Paddling, Cooling, Logrolling at Demo Day
Attendees were busy paddling—boards, kayaks, canoes, and more boards—at today's Open Air Demo at Utah's Jordanelle State Park. With two kids eager to get up on stand-up paddleboards, I joined the SUP crowd, and found it a lot of fun (hmmm...do I need another outdoor activity with more gear?). With an astounding 50 paddleboard companies in attendance at Outdoor Retailer this week, it looked like they all had SUPs out on the water today. How much more can the stand-up paddleboard market grow?
With so many specialty boats to consider, Trak Kayaks aims to make it simple to choose. The company's single kayak, the T-1600, is a skin-on-frame folding kayak with shape-shifting abilities. Three hydraulic jacks in the cockpit let you tension the skin, adjust the rocker for different paddling conditions, and adjust the lateral positioning of the hull to maintain tracking without a rudder. Its eight pieces weigh 48 pounds, fit in a golfbag-sized case, and come together in 10 minutes. Ocean, lake, river, touring, travel? Trak Kayaks believes its versatile, all-terrain kayak can handle nearly anything. Specs: 48 lbs, 16 feet, $3400
Off the water, it was hot out there today. But, Columbia had its new Omni-Freeze Zero cooling technology on hand to help cool you off (plus, ice cream). Tiny circles in Omni-Freeze Zero fabric (above left) are filled with a lightweight, sweat-activated cooling agent that lowers the overall temperature of the fabric, accelerates wicking, and helps your body minimize heat.
Columbia was handing out Omni-Freeze Zero fabric sleeve samples that you could wear on one arm for comparison (see me above working on my tan lines). After five hours walking, paddling, and sweating under the blazing Utah sun, my left arm still felt noticeably cooler than the rest of me, a difference that became even more apparent when there was any breeze to wick away moisture.
Electronics and Accessories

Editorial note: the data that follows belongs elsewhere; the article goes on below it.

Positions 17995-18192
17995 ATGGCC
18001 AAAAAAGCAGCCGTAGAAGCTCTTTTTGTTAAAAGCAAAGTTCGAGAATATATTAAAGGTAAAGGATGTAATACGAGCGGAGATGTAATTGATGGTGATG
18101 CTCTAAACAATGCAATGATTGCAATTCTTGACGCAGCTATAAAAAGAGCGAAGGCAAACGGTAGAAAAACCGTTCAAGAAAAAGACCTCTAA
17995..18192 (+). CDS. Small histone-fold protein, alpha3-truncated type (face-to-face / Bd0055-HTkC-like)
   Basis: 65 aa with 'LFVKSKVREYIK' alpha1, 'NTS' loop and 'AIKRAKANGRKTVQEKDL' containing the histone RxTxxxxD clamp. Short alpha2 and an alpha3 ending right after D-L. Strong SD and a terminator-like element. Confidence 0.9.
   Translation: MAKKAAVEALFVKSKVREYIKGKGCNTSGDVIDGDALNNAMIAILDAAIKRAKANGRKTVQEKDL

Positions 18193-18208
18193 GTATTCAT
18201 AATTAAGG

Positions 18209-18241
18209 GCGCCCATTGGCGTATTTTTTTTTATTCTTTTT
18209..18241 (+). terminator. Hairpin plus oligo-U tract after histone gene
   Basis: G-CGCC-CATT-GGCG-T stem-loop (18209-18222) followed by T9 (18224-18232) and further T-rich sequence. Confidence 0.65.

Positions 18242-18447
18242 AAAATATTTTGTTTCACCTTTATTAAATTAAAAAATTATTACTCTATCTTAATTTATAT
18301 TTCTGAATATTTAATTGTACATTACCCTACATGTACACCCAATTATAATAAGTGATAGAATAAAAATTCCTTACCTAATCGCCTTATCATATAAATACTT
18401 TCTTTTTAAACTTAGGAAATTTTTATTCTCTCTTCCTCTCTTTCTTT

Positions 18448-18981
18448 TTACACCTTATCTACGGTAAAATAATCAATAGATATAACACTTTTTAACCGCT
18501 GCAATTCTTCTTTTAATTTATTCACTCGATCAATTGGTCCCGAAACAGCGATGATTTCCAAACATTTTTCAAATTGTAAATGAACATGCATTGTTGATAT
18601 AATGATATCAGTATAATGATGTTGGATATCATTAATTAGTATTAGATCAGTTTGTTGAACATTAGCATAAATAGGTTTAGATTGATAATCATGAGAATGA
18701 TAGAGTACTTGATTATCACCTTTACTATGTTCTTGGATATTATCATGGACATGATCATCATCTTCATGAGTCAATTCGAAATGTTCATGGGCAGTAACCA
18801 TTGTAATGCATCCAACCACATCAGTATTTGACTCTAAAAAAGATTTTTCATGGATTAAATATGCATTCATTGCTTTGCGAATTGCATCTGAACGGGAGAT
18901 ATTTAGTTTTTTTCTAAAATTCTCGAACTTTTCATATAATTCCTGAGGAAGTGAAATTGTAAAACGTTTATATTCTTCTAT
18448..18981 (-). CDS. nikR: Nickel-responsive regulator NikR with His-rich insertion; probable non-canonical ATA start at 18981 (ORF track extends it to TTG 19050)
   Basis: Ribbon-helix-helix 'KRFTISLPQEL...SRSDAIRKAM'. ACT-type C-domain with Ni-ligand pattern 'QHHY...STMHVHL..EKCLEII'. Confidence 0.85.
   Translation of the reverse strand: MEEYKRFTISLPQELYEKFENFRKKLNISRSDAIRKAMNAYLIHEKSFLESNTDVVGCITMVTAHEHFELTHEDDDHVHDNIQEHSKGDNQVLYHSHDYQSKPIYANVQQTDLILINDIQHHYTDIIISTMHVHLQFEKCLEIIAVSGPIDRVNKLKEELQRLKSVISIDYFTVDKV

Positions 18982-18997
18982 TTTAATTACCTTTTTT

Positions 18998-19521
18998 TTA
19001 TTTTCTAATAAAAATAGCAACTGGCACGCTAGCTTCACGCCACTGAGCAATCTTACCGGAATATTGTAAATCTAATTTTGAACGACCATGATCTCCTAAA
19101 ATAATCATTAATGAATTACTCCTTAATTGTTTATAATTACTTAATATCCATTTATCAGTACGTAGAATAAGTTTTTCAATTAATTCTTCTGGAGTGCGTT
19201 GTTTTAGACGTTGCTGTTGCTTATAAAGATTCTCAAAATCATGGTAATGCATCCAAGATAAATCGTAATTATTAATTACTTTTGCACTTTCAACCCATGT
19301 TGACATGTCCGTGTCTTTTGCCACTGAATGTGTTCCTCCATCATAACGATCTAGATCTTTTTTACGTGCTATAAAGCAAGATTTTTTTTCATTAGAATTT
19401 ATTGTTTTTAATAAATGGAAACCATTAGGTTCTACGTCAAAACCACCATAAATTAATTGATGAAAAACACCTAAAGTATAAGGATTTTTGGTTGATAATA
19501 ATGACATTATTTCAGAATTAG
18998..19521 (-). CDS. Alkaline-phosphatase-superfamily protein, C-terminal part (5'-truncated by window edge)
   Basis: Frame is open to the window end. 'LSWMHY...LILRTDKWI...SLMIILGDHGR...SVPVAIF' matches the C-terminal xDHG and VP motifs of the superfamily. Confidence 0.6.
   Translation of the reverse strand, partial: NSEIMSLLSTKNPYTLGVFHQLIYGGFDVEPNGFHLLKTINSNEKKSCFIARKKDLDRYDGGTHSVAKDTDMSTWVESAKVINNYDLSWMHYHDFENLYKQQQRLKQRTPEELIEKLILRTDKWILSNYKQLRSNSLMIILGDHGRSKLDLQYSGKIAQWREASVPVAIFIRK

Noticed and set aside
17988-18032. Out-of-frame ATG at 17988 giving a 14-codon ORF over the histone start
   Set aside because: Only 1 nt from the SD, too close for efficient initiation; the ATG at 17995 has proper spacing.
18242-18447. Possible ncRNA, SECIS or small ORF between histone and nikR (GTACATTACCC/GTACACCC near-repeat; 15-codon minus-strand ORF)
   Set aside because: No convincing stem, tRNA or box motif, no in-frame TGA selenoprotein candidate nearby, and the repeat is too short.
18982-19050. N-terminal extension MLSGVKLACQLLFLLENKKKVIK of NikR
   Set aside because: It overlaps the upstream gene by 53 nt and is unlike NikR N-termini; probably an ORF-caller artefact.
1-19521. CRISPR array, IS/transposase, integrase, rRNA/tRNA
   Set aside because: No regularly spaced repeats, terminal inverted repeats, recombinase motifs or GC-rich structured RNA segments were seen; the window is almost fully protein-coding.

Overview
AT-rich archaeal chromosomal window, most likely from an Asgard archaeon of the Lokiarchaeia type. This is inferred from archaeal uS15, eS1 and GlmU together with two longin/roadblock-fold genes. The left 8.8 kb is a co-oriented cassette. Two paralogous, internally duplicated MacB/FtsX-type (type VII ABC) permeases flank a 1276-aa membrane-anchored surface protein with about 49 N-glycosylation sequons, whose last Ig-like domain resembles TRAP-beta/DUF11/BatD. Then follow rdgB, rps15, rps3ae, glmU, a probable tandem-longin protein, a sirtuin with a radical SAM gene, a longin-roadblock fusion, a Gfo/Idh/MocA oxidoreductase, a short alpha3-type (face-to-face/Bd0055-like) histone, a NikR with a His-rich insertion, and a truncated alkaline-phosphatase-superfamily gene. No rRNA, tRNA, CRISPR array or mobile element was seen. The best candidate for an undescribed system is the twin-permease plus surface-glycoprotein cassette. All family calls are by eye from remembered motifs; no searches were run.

One could write indefinitely on the growing multitude of options to carry, power, and protect your electronics and accessories outdoors, if that's your thing.
Know this: Companies like Contour (above left), GoPro, Mophie, and Optrix want to mount a camera or your iPhone to you to record your amazing adventures. T Reign and EK USA want to keep your goods attached to you by a tether, in case you're prone to drop your GPS on the trail or in the river. And an ever-growing number of companies, like SealLine (which will cross market under its E-Case brand, above right), Dry Case, DiCAPac, and Travelon, want to waterproof your smart phones, cameras, and tablets.
If you choose to take electronics on your next backcountry adventure, be assured there's a growing abundance of options to power and protect your device of choice.
Key Log Rolling
Looking for a new, challenging watersport? How about log rolling? Key Log Rolling has developed a lighter, more portable synthetic log rolling log. Watching several people try out the logs today had me wondering, "would I have what it takes to roll a log?" Alas, I didn't have the chance to find out, but get one of your own, start lessons and practicing, and maybe you can head to the World Log Rolling Championships. www.keylogrolling.com